The first time I ever met toolmaker Ray Iles, we got into a conversation about the planes made by Karl Holtey. I asked Ray: Have you ever used one of Holtey’s planes? How do they work?
“Use one?” Ray replied, with a dismissive tone. “Why, they’re just bloody perfect!”
Ray’s comment confused me. That was about 10 years ago, and I didn’t get to actually lay my hands on a Holtey plane until about five years later. It was then that I understood what Ray meant. Holtey planes are tools in the same way that the Lotus Elise is a car. Yes, the Holtey plane does everything that a perfectly tuned plane (or Oldsmobile) should do. The Holtey cuts wood with unerring precision. It produces flawless surfaces. It stays sharp for a long time.
Anyone who has two neurons to rub together can get a plane to do all those things and spend about $50.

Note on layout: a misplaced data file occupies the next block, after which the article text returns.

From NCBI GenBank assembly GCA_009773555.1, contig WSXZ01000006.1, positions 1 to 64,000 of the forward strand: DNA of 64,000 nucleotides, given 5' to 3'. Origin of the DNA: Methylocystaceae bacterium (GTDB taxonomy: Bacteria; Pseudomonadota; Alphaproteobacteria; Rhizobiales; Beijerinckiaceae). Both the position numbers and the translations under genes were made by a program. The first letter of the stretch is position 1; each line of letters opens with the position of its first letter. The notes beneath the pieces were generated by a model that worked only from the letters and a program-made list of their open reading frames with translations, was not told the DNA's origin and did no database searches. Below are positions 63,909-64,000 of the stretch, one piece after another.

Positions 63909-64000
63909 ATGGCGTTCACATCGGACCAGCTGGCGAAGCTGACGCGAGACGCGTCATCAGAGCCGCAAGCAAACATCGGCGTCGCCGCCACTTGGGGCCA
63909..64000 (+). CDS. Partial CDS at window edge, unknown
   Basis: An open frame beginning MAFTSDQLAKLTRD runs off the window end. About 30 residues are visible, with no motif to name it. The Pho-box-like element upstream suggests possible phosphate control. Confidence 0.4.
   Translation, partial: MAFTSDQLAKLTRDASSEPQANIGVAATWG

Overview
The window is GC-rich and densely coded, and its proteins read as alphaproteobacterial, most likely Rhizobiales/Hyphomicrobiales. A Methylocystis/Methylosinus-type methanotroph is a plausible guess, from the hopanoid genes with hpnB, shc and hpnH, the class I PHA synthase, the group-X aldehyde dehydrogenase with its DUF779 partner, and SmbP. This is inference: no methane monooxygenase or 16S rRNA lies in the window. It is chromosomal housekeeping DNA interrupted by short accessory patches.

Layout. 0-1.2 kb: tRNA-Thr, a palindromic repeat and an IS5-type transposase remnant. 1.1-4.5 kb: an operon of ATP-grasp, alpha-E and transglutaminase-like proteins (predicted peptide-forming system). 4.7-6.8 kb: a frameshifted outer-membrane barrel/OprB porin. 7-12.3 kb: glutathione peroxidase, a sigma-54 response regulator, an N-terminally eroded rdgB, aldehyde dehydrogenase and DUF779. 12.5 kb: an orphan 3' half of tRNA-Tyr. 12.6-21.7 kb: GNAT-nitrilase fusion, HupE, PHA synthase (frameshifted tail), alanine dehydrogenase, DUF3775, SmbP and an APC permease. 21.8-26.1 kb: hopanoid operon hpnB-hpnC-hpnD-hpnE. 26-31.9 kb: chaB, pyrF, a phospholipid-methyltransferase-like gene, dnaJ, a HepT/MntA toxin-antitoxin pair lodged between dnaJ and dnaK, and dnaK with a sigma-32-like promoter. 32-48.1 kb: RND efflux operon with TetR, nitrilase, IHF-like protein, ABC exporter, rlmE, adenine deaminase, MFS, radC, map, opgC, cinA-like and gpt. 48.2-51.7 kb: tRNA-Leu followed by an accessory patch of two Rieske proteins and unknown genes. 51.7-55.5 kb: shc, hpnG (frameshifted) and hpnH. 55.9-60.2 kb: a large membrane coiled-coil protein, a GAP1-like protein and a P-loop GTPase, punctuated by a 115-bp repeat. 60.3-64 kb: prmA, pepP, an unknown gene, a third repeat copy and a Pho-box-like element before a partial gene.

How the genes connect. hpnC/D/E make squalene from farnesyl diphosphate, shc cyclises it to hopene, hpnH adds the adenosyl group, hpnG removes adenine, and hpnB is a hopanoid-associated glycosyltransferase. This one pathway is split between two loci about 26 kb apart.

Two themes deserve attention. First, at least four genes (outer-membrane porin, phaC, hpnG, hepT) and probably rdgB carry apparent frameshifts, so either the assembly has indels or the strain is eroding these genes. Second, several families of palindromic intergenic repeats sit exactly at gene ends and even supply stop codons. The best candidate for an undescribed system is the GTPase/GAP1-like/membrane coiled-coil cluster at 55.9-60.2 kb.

So what is a Holtey plane? It’s like a Brian Boggs or Sam Maloof chair. It’s like a James Krenov cabinet. It’s like a Phil Lowe highboy. An Alan Turner knee-hole desk. A Holtey plane is a small chunk of the man’s life energy.
These tools take tremendous time to produce. Don’t believe me? Visit Holtey’s meticulously maintained blog to understand everything that goes into one of his planes. You might think he goes over the top with fit and finish. You might not like his designs (I happen to like them). But I doubt that you can deny the fact that they are priced appropriately when you figure out the shop rate.
This week I have Holtey’s No. 982 on my bench, a loaner from one of Holtey’s customers. It is the best-looking Holtey I’ve seen yet. And after setting it up (easy-peasey), I put it to use on some reverse-grain cherry in a raised panel.
“Bloody hell,” is about all I managed to say.
– Christopher Schwarz